Here’s another data set that shows why it doesn’t feel like an economic recovery to many workers: The U.S. average weekly wage in the third quarter last year was down 1.1 percent from a year earlier.
By DIANE STAFFORD
The Kansas City Star
According to the most recent county-level figures released Thursday by the U.S. Bureau of Labor Statistics, workers in Jackson, Johnson, Wyandotte and Clay counties had average weekly wage declines from September 2011 to September 2012.
Along with 270 other large U.S. counties included in the report, the four Kansas City area counties each had over-the-year average wage declines.
“Those are telling statistics that unfortunately reflect reality,” said Jeff Pinkerton, economist at the Mid America Regional Council. “Jobs are coming back, but many of them at lower wages than people had before, and much of the new job creation is in lower-paying sectors like food preparation and retail, not like the manufacturing and professional jobs that were lost.”
Employment in Johnson County, for example, grew 2.3 percent in the September-to-September period, but the average weekly wage fell 1.8 percent.
Similarly, employment in Wyandotte County grew 2.9 percent, but average weekly wages fell 1.6 percent, and employment in Jackson County rose 1.5 percent while the wage average dropped 1.7 percent.
The report painted a different economic picture for Clay County. It charted an employment decline of 0.8 percent, along with an average wage decline of 2.2 percent.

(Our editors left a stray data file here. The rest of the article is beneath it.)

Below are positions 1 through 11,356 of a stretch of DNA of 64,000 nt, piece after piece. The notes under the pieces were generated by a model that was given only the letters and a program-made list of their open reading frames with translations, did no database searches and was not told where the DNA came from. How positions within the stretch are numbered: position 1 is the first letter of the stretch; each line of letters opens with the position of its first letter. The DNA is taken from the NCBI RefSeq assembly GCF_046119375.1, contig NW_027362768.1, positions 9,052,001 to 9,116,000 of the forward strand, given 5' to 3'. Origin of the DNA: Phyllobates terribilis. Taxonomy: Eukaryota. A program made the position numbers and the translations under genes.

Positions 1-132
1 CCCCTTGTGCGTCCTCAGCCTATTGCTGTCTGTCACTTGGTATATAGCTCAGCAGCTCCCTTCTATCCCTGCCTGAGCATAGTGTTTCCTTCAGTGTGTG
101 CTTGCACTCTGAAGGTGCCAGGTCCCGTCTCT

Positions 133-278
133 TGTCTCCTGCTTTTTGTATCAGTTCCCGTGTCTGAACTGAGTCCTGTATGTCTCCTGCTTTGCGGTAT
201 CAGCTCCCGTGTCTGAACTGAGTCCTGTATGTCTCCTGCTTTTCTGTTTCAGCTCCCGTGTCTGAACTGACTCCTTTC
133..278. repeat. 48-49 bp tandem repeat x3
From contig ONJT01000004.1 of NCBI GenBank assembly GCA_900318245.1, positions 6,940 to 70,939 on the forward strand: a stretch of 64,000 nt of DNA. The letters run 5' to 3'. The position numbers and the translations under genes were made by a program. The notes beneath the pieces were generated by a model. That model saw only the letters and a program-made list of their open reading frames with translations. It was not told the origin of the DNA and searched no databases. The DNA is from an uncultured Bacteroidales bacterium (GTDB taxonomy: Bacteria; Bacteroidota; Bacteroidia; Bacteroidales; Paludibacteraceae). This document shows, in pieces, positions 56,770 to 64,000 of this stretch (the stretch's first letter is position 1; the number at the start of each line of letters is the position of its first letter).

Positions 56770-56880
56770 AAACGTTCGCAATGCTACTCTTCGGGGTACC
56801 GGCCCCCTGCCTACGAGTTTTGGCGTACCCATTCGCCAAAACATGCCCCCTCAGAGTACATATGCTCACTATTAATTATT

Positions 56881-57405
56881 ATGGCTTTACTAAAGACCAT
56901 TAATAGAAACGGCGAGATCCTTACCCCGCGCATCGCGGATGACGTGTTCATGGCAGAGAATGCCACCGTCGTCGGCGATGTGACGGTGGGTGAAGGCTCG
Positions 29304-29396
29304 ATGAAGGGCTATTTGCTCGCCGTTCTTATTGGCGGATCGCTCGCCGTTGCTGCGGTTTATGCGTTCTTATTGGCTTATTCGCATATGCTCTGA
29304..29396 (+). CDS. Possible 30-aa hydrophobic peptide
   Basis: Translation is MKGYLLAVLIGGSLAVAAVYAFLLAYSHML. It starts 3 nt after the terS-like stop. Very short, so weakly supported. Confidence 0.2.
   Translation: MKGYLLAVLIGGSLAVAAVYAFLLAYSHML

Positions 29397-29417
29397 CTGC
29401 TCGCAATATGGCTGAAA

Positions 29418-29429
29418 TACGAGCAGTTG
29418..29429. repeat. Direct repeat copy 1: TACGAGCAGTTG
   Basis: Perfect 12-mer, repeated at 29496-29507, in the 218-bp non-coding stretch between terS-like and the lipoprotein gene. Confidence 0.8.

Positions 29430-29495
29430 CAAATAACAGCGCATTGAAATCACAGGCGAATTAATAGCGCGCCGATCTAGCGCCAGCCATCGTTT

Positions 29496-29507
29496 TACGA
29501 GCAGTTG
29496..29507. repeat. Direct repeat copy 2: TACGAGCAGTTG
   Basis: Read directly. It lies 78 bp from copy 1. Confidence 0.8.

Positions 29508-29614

“Economists have long been talking about a baseline shift, a real shift, in the workplace,” Pinkerton said. “Coming back from the recession, the nation is creating fewer jobs or different jobs or requiring fewer people to do the existing jobs.
“The bottom line is that if you don’t want to do the job, someone else will, and that helps depress wages further.”
The labor bureau said this September-to-September report was only the sixth time since it started the data series in 1978 that it found over-the-year average weekly wage declines.
Over the most recent 12-month study, national employment grew 1.6 percent — a contrast to the 1.1 percent drop in average weekly wages.
“Average weekly wages declined in every industry except for information, in which wages increased by 1.3 percent,” the labor bureau said.
It found widespread wage declines across the states, with the notable exception of North Dakota, where workers are benefiting from an oil boom.
The bureau studied 328 of the largest U.S. counties and found an average wage decline in the majority despite net growth.
For the nation as a whole, the average weekly wage was $906 in September 2012, which represented the 1.1 percent drop from a year earlier.
The report published these average weekly wages for the Kansas City area counties: Johnson, $917; Wyandotte, $854; Jackson, $914; and Clay, $804.
Other Kansas City area counties did not rank among the nation’s largest counties included in the report.
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